How a Community Association Should Review Vendor Proposals

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As a community association board member, you’re taking on an active role in your community. This covers all the general upkeep issues with gardening, cleaning and laundry room service and any ongoing “handyman” type projects.
A board is bound by many legal mandates set forth in many places (such as state and and your own CC&Rs) with regard to how to accept vendor proposals and should adhere to these rules when working with your community association manager to correctly see this process through.
The following is a general breakdown of how a community association board should review vendor proposals.
Step 1: Confirm Complete Proposal

  • Thoroughly review and anticipate questions: The top two questions from other board members (and possibly residents) will be “how much is it going to cost?” and “how long is it going to take?” If you are presented with a new question from another board member or a homeowner, take note and make a commitment to provide a quick answer.
  • Use Appropriate Scope: Not every job will require an exhaustive vendor selection process. You might find that a vendor recommendation from your community association management company or fellow resident will be enough. Yes, you should still perform due diligence but hiring someone to change light bulbs is not the same as hiring a roofing contractor. Keep the scope of the job in perspective. Basics for soliciting bids of any number includes a general description of the job and a general quantification of number and volume or size. For instance, a bid to “install speed bumps at entries” is not enough information even if you discussed the project in detail with the vendor. A better description would be, “to install two speed bumps at each of the three entries, each being 8 feet wide and between 4 and 5 inches in height.”Make sure that each vendor has bid the same project. If one vendor asks for a clarification (i.e. do you want us to include the mailbox kiosks along with all the buildings in the painting bid?), make the same clarification with all of the vendors.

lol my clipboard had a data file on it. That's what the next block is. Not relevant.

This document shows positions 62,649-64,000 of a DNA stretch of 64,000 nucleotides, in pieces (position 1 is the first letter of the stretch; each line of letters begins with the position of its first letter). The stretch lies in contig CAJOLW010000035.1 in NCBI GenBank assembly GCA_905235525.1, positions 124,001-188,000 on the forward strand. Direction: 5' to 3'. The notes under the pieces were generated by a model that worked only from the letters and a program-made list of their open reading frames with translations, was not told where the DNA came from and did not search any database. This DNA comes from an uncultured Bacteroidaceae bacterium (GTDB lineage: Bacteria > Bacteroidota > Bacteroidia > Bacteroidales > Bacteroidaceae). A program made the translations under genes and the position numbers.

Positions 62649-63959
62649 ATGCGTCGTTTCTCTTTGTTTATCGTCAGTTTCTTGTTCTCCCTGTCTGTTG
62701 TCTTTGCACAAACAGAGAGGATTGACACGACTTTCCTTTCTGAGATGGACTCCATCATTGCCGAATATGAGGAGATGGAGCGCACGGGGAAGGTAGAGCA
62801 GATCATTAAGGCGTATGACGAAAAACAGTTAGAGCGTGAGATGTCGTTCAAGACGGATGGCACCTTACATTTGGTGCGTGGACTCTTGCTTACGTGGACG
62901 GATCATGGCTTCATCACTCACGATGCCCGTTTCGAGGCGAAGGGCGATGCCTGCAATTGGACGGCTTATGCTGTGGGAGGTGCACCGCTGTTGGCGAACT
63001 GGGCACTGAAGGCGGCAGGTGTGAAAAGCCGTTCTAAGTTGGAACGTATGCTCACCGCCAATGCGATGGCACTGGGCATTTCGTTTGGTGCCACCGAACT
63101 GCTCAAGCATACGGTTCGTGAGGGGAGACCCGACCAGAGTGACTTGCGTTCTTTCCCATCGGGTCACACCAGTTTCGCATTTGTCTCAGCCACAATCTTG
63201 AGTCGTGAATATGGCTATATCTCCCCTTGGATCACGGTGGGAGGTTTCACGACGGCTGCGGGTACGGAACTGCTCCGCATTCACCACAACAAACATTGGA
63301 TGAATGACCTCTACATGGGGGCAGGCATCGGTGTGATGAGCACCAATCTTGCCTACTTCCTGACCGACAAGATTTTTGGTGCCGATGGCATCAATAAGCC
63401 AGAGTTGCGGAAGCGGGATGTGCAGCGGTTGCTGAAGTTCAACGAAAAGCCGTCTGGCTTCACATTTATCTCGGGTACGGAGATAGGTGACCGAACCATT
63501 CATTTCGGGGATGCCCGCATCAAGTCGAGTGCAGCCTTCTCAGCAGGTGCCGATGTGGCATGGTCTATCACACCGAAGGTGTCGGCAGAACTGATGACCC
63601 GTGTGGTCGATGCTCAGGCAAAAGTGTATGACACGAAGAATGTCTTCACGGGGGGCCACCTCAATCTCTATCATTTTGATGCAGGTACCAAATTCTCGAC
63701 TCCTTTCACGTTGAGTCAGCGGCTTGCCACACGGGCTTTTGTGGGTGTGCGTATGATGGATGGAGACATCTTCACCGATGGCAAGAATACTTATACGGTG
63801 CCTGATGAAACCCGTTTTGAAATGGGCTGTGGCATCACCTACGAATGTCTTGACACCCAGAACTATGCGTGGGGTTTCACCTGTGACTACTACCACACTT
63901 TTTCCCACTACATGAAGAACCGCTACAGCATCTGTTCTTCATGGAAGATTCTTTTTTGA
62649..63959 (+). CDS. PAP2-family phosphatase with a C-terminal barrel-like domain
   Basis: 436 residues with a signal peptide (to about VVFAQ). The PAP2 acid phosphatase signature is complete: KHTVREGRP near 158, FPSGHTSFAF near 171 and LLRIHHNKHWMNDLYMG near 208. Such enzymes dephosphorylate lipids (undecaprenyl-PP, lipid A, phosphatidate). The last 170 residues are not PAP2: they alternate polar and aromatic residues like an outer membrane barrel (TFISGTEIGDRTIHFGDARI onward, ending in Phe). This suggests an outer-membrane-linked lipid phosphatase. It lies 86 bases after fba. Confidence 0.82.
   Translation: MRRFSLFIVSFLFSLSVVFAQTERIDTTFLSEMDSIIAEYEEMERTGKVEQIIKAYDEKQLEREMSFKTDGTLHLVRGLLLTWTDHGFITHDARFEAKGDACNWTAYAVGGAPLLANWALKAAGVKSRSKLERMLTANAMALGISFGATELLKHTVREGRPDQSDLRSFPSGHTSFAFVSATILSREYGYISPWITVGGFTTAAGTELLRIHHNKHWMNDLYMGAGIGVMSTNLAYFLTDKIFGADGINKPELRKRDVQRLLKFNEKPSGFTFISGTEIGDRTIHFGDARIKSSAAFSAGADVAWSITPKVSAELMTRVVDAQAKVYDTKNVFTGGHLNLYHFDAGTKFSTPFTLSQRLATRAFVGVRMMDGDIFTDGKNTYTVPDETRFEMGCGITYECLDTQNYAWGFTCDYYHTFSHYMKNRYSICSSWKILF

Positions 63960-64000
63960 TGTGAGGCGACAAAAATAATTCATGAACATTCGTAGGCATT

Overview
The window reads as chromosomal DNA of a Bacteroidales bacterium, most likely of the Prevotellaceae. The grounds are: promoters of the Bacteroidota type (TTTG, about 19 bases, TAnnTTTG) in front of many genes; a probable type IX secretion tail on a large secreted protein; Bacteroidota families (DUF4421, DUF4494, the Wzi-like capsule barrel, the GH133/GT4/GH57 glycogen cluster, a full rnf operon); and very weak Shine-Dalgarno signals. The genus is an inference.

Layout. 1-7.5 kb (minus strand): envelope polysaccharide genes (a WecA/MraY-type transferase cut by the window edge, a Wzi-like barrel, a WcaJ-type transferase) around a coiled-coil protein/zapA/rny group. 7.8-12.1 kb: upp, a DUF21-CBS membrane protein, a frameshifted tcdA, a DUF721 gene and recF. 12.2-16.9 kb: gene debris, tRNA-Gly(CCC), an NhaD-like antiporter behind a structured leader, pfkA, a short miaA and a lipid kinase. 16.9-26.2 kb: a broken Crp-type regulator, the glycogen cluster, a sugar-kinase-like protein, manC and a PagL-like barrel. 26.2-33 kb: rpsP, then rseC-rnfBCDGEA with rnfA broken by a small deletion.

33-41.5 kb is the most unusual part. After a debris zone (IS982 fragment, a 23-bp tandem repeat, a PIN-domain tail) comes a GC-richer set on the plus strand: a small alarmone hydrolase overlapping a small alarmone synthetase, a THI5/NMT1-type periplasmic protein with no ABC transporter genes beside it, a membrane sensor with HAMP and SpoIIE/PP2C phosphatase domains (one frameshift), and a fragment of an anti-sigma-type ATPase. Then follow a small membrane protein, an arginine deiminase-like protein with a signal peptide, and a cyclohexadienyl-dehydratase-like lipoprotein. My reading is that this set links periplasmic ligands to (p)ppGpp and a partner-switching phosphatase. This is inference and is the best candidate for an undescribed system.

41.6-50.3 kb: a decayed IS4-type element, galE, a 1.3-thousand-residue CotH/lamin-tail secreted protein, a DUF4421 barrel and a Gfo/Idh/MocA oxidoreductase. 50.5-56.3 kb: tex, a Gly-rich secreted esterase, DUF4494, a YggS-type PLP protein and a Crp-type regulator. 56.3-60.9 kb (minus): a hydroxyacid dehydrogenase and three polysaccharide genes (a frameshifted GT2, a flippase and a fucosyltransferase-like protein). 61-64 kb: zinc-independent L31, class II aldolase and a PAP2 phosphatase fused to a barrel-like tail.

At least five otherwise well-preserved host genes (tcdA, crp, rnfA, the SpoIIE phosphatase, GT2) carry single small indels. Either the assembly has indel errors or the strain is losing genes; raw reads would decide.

• Licenses and other Basic Assurances: This includes any certifications, licenses, bonds or insurance required by your state or specified by the CC&Rs. Ask for copies of this documentation from each vendor. Many management companies retain a list of “scrubbed” vendors, so you may be able to have all of the prequalification done in advance.
  • Association & Management Insurance: When an outside contractor comes onto the property to do work, you may have to provide them with your HOA’s insurance certification.
  • Injury & Illness Prevention Plan: For California associations an IIPP needs to be in effect for the property, and other states may have similar requirements.
  • Tax ID Number: Simple but important. Every vendor needs to provide their tax ID number to get paid.

Step 2: References and Job Checklist

  • Check the References: When a vendor provides references you should utilize them. This goes back to another common board question: “Did you check their references?” If it is a major project for your community, the answer should always be “Yes.”
  • Job Checklist: As a board member, you might take on a supervisory role for the CAM project if you do not work with an association management company. A new vendor should be asked about any previous experience working with HOAs. When the job begins consider making a job checklist: are they cleaning up after their work sessions? Are they are starting/finishing on time? Are they correcting any mistakes? Would you recommend this vendor for future work?

Step 3: Presentation to the Board and Follow Up

  • Summarize Comparison: Before a final decision is made, prepare a comparison chart or list to present the board. This will incorporate the bids, qualifications and references. If you work with a community association management company, they should present this to your board and provide a recommendation of the right vendor for the job.
  • Courtesy Letter: Because you don’t want to burn any bridges, it is advisable to send a courtesy letter/email to any vendor who didn’t get the job.

This Article Provided by The Management Trust